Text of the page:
A lot of Sabres fans would love to poach RFA Shea Weber from the Nashville Predators.
Let’s face it: any offer sheet tendered towards Weber would be immediately matched by Nashville. Still, due to this year’s relatively weak UFA class, NHL GM’s may very well make more RFA offers than expected.
Here’s a look at what it will cost to yank an RFA off another team’s roster this season (via The Sporting News):
An offer with a $1,034,249 annual cap hit or less: No compensation
More than $1,034,249 — $1,567,043: Third-round pick
More than $1,567,043 — $3,134,088: Second-round pick
More than $3,134,088 — $4,701,131: First and third-round pick
More than $4,701,131 — $6,268,175: First, second and third-round pick
More than $6,268,175 — $7,835,219: Two first-round picks, a second and third
More than $7,835,219 and higher: Four first-round picks
Still interested in Weber? I didn’t think so. How about Zach Parise instead?
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The Devil's in the details...
Should be an interesting July 1st.
Someone is going to pay dearly.
They don’t call the beginning of free agency on July 1st a “frenzy” for nothin’. Teams desperate to gain an advantage over their competition have resorted to extraordinary leaps of faith on aging players, offering staggering amounts of money and long-term deals to the hottest available names. (See: Chris Drury.)
This year’s big name on the UFA market is the Dallas Stars’ Brad Richards, but is he worth an inflated investment? Here’s a look at his stats over the years:
The stats (aside from the dodgy plus/minus ratio) are very impressive, but is he really worth the $7-8 million/season that he will likely be offered at the frenzy? How would he fit into Pegula’s 3 year Stanley Cup plan?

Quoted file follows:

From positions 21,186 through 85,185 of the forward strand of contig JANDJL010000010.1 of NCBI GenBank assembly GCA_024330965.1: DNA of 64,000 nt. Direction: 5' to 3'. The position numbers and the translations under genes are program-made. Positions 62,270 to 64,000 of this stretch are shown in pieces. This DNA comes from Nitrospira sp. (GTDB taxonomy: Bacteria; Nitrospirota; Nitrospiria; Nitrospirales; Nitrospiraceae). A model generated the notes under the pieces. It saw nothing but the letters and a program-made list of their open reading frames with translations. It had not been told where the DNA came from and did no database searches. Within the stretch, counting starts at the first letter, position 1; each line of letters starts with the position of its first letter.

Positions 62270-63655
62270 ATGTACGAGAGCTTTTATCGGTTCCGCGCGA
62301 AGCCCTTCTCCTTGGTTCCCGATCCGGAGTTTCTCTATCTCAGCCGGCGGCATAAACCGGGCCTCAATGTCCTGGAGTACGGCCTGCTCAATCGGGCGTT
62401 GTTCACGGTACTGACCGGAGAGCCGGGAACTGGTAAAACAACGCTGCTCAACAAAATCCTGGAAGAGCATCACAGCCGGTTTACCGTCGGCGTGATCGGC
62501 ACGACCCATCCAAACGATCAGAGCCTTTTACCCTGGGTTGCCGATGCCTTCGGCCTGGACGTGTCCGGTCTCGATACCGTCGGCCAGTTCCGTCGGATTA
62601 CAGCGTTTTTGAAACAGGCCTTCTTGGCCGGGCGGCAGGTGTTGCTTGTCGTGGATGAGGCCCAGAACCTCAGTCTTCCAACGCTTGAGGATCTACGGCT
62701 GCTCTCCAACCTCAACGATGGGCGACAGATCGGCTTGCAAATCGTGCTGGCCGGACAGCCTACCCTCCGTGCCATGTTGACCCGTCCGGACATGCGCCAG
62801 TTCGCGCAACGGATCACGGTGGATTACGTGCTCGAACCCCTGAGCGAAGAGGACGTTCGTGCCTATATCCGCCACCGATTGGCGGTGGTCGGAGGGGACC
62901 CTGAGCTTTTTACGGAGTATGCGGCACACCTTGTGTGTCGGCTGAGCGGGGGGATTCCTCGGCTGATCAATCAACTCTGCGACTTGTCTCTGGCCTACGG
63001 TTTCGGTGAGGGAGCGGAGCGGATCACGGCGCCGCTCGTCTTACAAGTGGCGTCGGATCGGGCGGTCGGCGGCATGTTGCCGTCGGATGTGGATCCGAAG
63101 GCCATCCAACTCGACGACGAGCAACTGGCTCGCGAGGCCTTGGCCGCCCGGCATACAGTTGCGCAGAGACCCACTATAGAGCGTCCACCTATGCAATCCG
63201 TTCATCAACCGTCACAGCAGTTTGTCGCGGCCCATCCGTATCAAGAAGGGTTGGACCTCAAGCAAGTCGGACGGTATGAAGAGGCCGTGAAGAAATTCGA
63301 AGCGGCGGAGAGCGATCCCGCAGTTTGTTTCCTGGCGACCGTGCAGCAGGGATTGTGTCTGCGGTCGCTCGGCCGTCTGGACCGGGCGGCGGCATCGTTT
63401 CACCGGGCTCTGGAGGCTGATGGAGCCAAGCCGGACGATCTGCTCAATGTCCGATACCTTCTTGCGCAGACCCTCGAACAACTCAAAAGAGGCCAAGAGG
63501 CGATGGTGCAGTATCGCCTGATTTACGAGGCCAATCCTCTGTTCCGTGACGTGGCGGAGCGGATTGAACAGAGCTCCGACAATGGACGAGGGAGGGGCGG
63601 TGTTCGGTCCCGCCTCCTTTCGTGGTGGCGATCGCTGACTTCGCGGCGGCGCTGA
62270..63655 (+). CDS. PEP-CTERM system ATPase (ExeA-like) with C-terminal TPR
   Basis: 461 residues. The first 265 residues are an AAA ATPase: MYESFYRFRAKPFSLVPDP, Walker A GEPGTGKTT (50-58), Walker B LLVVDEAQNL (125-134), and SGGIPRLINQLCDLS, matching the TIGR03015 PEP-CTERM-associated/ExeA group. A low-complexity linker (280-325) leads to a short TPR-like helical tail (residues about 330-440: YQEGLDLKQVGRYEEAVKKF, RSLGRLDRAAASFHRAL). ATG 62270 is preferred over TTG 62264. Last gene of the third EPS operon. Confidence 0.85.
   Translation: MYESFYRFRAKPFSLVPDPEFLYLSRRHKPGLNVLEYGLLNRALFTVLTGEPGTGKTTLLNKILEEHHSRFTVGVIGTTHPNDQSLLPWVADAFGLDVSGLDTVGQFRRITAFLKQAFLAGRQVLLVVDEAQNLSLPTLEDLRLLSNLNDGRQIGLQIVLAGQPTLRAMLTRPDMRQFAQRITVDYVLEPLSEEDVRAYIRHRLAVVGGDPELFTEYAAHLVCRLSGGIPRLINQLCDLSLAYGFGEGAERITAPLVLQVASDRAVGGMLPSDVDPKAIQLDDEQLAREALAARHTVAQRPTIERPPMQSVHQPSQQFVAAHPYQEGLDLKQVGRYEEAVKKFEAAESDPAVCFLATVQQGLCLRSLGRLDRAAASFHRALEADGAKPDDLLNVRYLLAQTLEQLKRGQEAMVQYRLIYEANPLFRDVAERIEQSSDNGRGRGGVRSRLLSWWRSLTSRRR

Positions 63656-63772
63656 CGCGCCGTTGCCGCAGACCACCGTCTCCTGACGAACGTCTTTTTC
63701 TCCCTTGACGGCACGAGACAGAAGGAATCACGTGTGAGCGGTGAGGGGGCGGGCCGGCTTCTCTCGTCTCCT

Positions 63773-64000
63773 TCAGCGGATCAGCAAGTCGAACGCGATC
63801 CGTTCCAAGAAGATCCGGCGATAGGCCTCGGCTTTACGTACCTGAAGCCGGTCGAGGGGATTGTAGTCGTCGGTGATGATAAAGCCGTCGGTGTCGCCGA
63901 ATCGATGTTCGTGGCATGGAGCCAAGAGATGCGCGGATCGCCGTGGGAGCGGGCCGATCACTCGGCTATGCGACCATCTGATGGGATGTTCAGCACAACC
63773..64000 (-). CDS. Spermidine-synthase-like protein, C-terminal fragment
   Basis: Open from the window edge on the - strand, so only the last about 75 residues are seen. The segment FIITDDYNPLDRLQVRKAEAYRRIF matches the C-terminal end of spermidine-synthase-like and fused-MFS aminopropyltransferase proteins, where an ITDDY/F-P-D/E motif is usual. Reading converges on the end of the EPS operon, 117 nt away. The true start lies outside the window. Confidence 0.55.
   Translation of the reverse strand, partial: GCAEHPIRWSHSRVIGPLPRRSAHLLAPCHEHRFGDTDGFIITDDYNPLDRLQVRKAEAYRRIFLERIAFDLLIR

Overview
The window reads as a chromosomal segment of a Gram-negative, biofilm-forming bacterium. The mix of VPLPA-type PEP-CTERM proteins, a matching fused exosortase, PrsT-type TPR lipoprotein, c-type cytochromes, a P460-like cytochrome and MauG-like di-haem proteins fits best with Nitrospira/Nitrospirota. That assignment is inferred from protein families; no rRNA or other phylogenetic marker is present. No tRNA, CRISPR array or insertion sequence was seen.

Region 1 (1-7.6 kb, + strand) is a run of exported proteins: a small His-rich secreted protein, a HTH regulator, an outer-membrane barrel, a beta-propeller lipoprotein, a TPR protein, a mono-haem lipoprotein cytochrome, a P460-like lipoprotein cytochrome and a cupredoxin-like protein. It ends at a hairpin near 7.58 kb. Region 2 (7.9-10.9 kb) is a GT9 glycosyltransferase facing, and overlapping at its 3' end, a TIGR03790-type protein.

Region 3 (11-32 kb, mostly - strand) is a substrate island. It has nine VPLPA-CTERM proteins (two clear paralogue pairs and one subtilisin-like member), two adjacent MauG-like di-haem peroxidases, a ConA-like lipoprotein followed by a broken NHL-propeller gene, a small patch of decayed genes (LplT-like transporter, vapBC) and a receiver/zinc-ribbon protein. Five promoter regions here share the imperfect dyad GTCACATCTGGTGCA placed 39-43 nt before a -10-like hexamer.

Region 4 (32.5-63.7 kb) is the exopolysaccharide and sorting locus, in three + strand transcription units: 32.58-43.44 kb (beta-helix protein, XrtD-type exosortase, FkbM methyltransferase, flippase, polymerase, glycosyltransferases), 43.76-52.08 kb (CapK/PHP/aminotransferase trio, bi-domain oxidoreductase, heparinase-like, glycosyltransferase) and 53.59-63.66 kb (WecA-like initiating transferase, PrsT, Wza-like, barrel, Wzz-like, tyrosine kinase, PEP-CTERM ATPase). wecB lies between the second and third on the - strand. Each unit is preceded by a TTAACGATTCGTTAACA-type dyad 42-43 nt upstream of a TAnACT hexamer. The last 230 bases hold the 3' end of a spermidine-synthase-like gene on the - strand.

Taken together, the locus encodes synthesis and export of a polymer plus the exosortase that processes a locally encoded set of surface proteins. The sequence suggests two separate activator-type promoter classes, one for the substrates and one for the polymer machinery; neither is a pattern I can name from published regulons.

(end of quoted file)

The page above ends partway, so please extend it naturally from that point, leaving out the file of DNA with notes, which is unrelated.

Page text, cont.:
Well, hold those thoughts right there. According to some in the media, there won’t be a sweepstakes on this guy. This year, maybe money isn’t enough to snag the best UFA’s: it looks as if the New York Rangers and Toronto Maple Leafs could trade for the rights to negotiate with Richards before July 1st, giving up first assets and then cap space to earn his cap hit.
From Larry Brooks, of the New York Post:
It’s important for the Rangers to acquire Richards, as estimable a pro as there is in the league and a player who makes his teammates better, but it is equally important for the team not to make a mistake on the contract.
It’s equally important the Rangers know all there is to know about Richards’ health in the aftermath of the concussion he sustained on Feb. 13 that sidelined him for nearly a month before the center returned for the final 16 games of the season.
We’d suggest Sather offer Nieuwendyk the 57th-overall selection for the rights to Richards, for the right to get a head start on 2011-12, for the right to avoid the rush-hour frenzy of July 1. For the right reason.
A 2nd round pick is a lot to give up just to gain the rights to negotiate with a guy and examine his head, but crazier things have happened this time of the year.